A good start in 2018 Solidarity for #WikiLeaks, Julian #Assange

Women Whistleblowing WikiLeaks

On the 22nd January 2018 a contingency of the solidarity vigil had the pleasure of joining the book launch of ‘Women Whistleblowing WikiLeaks’ by Sarah Harrison, Renata Avila, Angela Richter at the Frontline Club. The discussion was moderated by Pamela Andersson. We celebrated their voices and were inspired by their words. The event’s proceedings were in support of the work of The Courage Foundation.

Watch a short video from the discussion below:

For the full audio please visit here

On the 5th of February, we marked the passing of two years since the UNWGAD ruling that Julian Assange is arbitrarily detained with a special solidarity vigil outside the Ecuadorian Embassy. With a New banner and posters, we gathered to listen to music, share news and declare our commitment to supporting the work of WikiLeaks and Julian Assange’s journey towards much deserved Freedom.

With sound equipment offered in solidarity by Colectivo AJI, we listened to music and John Pilger’s latest interview with Randy Credico and Dennis Bernstein. He said:

“Julian Assange has personally borne the brunt of much of this historic shift.  He and Wikileaks have exposed so much, and that is unforgivable.  There is no doubt that what Wikileaks has done is the most important disclosure journalism of my lifetime.  Around the world, politicians who have been deceiving the public have been caught out by the revelations of Wikileaks.  It is quite an epic achievement.

Anger has been directed at Julian by people in the media who have been shamed by Wikileaks.  Because Wikileaks did the job that journalists ought to have been doing for many years.  Wikileaks has done it across such a spectrum and put to shame those who are paid to keep the record straight.  That has been Assange’s crime.”

Julian Assange’s Detention Legally Challenge in UK Courts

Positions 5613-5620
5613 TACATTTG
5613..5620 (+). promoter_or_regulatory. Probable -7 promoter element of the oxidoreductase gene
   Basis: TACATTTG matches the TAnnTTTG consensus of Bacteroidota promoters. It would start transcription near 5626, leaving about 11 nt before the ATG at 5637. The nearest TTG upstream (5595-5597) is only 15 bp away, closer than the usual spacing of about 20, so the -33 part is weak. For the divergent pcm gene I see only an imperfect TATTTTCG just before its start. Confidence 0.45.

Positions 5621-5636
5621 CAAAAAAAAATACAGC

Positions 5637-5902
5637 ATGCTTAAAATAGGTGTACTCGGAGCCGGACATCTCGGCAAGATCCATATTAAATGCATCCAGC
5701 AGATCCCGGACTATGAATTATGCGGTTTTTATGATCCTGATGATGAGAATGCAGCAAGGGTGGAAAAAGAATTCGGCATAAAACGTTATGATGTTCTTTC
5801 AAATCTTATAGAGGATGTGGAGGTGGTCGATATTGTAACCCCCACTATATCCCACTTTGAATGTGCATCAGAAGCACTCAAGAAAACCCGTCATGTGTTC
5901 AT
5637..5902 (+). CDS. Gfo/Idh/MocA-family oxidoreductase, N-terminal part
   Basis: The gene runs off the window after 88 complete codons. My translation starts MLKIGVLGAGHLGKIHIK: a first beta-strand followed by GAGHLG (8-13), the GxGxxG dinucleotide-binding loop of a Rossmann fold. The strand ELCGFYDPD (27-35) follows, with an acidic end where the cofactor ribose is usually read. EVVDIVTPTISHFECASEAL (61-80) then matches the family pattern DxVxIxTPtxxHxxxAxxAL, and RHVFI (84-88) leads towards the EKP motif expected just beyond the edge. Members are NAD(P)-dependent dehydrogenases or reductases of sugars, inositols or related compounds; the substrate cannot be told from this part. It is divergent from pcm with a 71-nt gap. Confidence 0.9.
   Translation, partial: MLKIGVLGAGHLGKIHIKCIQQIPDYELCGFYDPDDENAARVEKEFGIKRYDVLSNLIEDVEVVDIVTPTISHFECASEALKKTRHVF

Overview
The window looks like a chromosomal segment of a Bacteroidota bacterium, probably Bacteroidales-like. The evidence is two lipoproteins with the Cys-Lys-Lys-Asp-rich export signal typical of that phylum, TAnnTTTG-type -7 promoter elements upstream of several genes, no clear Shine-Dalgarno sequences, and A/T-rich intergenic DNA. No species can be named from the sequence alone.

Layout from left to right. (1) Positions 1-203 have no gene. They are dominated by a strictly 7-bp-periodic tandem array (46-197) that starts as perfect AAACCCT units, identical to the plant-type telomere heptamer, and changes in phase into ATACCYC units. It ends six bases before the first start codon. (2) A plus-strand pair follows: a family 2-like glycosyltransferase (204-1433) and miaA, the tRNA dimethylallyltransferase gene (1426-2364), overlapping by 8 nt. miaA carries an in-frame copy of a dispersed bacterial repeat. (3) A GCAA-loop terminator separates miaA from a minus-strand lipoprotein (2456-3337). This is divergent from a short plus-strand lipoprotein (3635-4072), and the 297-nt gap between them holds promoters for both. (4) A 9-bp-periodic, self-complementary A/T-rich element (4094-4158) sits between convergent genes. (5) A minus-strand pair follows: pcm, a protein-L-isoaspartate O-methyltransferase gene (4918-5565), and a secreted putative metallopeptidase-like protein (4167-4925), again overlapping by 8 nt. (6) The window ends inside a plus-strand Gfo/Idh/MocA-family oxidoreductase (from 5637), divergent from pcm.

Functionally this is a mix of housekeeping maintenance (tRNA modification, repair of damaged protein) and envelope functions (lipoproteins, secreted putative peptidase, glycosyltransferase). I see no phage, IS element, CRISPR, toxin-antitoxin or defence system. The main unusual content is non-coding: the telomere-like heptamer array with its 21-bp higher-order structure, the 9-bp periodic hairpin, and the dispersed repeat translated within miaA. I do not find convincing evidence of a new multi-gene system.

On the 26th of January Julian Assange lawyers started a legal challenge against his detention through UK Courts. As the proceedings unfolded at UK’s Westminster Magistrates Court, on the 5th and 13th of February we stood in solidarity with him, his lawyers and the principle of justice.

6th of February 2018 outside Westminster Magistrates Court

Watching proceedings at court was fascinating. Judge Emma Arbuthnot was quick to dismiss releasing Julian Assange from detention by rescinding the arrest warrant but she accepted to ‘consider whether it is in the public interest that proceedings against Julian Assange should be initiated under section 6 of the [Bail] Act’

6th of February 2018, Westminster Magistrates Court’s Public Gallery packed with WikiLeaks supporters

Jenifer Robinson gave a brief statement after the end of the day’s court proceedings, and we went on to the Ecuadorian Embassy to finish off our solidarity action. Events there were brought to an abrupt end when it was reported that an envelope with a white substance had been delivered to the Ecuadorian Embassy for Julian Assange.

We returned to Westminster Magistrates Court on 13th of February. The day before we had listened to  John Pilger’s scathing response to the breaking news that Sweden tried to drop the extradition of Julian Assange in 2013 but the Crown Prosecution Service prevailed.

Once again in a packed court we listened to the stern deliberations of Judge Arbuthnot. Dismissing the application outright, she rushed out of court as if her robes were on fire, followed by sounds of disapproval from the public gallery.

The Courage Foundation issued a statement on her ruling:

“The battle for Julian Assange’s freedom continues as Senior District Judge Emma Arbuthnot has ruled the WikiLeaks publisher’s confinement has been proportionate and in the public interest. The judge’s defensive and harsh ruling comes a day after it was revealed that Swedish prosecutors attempted to close their investigation into Assange in 2013, but British prosecutors dissuaded them from doing so. The ruling is consistent with UK behavior in this highly politicised case, as the court refused to recognise both Assange’s precarious health situation and the strong and binding ruling from the UN, declaring his confinement arbitrary, maintaining the UK’s silence on the imminent threat of a US prosecution linked to his journalistic activities. […]”

Us supporters outside Westminster Magistrates Court felt that justice had not been served by the outcome of the legal proceedings. Since then, questions have been raised, casting a shadow over the impartiality of Judge Arbuthnot. Writer and ex diplomat Craig Murray was damning in his conclusion: “I should like to conclude that “Lady” Arbuthnot is a disgrace to the English justice system, but I fear she is rather typical of it. This intellectually corrupt, openly biased, callous Tory shill is rather a disgrace to humanity itself.

We then proceeded to the Ecuadorian Embassy to stand in solidarity with the WikiLeaks’ publisher. Roland below eloquently expressed what many thought when he spoke to the camera in defence of Julian Assange:

For the fifth year running we continue our solidarity work. *** Please Join us at the Weekly Solidarity Vigils Tuesday, Wednesday, Thursday between 3 and 5 in the afternoon outside the Ecuadorian Embassy***

Free Assange!

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